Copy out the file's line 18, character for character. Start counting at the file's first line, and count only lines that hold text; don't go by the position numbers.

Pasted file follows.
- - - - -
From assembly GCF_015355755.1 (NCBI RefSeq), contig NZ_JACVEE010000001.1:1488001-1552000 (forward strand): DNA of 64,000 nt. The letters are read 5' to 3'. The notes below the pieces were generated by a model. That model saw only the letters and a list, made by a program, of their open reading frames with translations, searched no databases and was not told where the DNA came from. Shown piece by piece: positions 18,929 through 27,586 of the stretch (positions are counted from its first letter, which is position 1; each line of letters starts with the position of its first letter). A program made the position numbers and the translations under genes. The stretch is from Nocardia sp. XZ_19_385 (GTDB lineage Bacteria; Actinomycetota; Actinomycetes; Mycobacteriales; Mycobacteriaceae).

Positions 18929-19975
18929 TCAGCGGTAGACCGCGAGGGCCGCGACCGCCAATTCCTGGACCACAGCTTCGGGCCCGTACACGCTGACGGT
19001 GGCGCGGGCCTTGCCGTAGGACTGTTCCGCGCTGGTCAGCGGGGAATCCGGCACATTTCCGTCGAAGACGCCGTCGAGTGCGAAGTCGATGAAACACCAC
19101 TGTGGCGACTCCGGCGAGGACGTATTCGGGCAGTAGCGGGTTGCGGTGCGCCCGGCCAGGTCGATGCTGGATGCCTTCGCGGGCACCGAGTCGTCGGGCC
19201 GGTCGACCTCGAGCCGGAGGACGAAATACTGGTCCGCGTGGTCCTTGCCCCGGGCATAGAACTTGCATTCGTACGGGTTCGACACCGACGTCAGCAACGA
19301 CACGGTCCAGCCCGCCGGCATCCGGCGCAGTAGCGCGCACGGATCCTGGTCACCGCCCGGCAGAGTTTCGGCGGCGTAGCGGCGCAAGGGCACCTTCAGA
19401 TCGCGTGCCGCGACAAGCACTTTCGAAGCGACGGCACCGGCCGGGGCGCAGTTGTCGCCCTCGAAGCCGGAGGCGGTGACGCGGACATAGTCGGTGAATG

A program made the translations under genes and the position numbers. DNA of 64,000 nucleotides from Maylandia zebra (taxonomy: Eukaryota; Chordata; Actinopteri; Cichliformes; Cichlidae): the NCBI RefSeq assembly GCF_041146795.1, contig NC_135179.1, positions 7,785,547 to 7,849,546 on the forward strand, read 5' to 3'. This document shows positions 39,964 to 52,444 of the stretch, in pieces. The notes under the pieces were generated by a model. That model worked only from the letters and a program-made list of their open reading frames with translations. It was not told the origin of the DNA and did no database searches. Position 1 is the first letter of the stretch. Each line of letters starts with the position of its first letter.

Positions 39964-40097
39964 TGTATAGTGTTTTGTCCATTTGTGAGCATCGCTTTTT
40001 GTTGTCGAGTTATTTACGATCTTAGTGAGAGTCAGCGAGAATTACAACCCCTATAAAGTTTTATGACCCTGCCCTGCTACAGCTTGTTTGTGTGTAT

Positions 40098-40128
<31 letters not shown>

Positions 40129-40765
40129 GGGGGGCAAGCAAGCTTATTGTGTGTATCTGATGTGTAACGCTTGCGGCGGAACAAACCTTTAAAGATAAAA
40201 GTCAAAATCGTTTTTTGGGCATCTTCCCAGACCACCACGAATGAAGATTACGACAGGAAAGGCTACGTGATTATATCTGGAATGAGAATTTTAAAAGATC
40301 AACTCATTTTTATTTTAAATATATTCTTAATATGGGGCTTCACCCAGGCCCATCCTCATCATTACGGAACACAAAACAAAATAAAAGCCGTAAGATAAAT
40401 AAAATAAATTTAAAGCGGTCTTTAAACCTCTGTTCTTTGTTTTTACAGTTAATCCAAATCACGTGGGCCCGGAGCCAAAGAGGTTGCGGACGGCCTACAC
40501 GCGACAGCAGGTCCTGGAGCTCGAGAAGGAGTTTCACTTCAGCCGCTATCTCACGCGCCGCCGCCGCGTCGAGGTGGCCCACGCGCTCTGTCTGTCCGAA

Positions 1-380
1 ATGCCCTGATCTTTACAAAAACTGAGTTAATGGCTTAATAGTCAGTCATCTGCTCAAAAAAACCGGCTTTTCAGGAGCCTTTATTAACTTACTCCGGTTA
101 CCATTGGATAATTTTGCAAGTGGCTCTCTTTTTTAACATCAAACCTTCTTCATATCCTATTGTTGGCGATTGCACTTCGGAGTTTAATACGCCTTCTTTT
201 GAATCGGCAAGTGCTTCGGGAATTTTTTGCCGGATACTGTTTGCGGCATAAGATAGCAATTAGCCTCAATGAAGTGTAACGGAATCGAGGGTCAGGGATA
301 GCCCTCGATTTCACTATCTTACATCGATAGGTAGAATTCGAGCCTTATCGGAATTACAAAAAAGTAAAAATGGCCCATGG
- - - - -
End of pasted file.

40301 AACTCATTTTTATTTTAAATATATTCTTAATATGGGGCTTCACCCAGGCCCATCCTCATCATTACGGAACACAAAACAAAATAAAAGCCGTAAGATAAAT